PROVIDENCE, RI – The Pandemic Center of the Brown University School of Public Health is launching a new “Our Storied Health Film and Media Series” with a panel and screening (October 30) of “Shot in the Arm”, a new documentary by filmmaker Scott Hamilton Kennedy (THE GARDEN, FOOD EVOLUTION) and executive produced by Neil deGrasse Tyson, that explores vaccine hesitancy historically and in the context of our modern pandemic.
“Our Storied Health Film and Media Series” is a year-long integrated media experience that illuminates the importance of our collective health and what can be done to enhance it. Through film screenings, campus conversations, and how-to workshops it will showcase the power of storytelling as a public health intervention. The series is curated by Dr. Jennifer Nuzzo, Director of the Pandemic Center of the Brown School of Public Health, with epidemiologist and documentary filmmaker Dr. Jennifer Galvin, Brown ’95. It is part of a university-wide initiative at Brown University, Brown Arts IGNITE, a multi-year series of activities across the university and the region.
“In an environment of fast-moving and multi-layered communications, we’ve got to engage effectively to help ensure people know what they should and must do to meet the public health challenges we have to face together,” said Dr. Nuzzo. “That means we’ve got to recognize the importance of exploring different ways of communicating and new ways of storytelling.”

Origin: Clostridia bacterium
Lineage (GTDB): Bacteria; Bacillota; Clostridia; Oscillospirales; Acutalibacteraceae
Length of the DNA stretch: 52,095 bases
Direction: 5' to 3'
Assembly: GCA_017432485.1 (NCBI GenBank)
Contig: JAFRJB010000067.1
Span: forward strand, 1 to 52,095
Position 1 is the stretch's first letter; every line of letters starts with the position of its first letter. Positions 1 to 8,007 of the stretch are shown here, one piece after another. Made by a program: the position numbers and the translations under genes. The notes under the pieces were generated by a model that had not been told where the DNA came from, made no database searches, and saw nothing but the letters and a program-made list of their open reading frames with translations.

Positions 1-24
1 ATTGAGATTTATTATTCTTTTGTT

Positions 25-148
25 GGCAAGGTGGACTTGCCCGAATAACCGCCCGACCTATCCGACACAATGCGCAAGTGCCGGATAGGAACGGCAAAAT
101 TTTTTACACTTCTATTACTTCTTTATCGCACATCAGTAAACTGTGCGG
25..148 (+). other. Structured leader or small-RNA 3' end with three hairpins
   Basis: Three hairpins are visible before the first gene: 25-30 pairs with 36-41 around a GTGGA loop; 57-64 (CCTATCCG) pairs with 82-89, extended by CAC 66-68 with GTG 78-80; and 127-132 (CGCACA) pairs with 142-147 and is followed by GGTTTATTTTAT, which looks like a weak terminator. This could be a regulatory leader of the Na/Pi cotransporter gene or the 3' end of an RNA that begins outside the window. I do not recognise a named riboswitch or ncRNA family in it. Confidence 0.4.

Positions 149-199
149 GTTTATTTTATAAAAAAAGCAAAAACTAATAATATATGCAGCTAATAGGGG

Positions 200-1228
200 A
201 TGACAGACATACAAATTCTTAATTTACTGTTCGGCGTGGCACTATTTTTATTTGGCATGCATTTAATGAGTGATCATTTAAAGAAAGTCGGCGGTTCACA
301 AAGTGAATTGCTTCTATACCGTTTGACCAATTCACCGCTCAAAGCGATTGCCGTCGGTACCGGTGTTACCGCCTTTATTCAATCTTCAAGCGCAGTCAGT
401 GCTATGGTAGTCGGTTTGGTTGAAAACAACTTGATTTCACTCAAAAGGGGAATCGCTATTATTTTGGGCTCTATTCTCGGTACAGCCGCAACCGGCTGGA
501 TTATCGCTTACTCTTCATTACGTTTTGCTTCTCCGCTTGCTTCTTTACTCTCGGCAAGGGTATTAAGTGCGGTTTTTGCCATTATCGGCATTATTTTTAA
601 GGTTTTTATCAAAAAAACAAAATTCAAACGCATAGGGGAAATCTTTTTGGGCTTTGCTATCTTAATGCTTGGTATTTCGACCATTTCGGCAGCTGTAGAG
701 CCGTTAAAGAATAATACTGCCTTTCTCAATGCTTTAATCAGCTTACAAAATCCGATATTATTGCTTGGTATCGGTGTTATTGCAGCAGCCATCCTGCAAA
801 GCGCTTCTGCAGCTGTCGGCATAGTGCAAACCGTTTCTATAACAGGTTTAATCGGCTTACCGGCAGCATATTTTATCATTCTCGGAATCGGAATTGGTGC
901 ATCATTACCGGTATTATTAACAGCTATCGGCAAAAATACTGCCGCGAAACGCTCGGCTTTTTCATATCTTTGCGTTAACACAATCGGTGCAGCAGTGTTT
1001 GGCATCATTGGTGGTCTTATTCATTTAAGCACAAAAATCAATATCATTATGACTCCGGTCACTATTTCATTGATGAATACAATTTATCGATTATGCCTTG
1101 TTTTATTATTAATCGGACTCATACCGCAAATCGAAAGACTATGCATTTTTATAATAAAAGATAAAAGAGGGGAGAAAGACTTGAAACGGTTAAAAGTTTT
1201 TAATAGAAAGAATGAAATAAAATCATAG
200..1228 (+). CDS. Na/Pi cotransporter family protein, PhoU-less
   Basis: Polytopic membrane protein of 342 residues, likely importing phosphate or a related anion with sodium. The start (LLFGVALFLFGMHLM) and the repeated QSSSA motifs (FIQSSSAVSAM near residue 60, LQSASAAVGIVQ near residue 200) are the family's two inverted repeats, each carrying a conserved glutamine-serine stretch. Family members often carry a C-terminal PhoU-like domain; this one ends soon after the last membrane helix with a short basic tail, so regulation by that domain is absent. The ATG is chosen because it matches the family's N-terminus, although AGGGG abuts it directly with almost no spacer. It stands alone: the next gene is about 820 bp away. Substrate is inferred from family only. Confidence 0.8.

Kennedy had begun investigating the global measles epidemic, long before anyone had heard of COVID-19. He was filming with top public health officials–including Dr. Tony Fauci–as well as rare interviews with anti-vaccine activists who were persuading parents by the millions to refuse vaccines for their children. Then COVID-19 happened and Kennedy, acting quickly, shifted his directorial eye to this once-in-a-century tragedy. Both skeptical and hopeful, “Shot in the Arm” explores the question: Can we replace cynicism with healthy curiosity and bridge the political divides that make us sick?
“Story is a way people come together to solve problems,” said Dr. Galvin, “It’s time to center narrative because people remember stories more than numbers. At a time when there is a critical need to create and provide credible public health information, storytelling – through film, music, art and more – can be a valuable resource, and Brown is the ideal campus to start this initiative.”
“Our Storied Health Film and Media Series” is part of Brown Arts IGNITE, a multi-year series of creative activations, interventions, and investigations produced by communities across Brown, Providence, the Rhode Island region, and beyond.